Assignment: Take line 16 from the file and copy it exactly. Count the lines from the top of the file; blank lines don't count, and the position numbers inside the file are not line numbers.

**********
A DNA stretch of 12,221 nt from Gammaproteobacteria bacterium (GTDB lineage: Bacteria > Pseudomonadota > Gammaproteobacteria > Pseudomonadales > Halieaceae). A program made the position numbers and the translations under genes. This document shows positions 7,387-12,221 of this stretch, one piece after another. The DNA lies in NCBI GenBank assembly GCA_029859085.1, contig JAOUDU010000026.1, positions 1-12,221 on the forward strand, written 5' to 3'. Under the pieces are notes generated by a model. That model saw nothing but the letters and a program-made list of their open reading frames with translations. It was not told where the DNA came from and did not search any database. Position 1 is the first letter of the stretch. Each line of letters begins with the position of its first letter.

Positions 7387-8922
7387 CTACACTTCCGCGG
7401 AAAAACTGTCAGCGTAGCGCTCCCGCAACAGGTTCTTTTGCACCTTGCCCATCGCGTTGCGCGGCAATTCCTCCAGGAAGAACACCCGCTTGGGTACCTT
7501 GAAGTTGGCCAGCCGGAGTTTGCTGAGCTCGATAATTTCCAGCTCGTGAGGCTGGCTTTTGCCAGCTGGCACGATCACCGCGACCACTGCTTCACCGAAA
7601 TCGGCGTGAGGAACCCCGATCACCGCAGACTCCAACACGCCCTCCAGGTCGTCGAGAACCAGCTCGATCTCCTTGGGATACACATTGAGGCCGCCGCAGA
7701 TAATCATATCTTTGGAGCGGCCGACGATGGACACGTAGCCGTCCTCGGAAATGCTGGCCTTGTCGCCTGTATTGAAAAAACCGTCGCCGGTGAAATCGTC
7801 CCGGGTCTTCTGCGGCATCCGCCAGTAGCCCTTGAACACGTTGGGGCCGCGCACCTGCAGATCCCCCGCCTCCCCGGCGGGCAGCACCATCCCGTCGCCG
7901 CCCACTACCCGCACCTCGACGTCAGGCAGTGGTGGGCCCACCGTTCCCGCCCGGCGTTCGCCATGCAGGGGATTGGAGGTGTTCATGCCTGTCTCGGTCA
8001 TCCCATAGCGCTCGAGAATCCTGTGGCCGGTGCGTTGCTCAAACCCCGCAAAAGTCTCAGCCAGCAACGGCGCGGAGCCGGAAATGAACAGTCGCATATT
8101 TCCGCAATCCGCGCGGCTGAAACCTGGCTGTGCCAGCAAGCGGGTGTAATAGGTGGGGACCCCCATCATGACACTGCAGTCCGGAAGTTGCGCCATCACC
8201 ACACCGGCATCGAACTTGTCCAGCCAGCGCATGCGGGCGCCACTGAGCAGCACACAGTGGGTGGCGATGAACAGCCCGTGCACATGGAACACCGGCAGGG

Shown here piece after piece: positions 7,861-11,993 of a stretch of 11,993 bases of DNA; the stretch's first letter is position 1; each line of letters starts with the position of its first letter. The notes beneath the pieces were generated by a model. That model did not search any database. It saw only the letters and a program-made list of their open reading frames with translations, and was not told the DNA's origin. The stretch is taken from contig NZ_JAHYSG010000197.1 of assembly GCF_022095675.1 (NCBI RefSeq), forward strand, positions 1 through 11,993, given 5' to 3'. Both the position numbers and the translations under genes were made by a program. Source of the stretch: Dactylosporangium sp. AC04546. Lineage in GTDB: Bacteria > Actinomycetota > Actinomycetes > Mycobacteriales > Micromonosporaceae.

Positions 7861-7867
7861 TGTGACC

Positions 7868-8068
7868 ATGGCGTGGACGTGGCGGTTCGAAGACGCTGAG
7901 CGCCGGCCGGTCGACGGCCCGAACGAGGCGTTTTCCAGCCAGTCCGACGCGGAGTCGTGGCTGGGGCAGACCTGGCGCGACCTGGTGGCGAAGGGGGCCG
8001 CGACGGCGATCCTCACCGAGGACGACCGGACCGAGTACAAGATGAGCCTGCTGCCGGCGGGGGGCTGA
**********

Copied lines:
Positions 7868-8068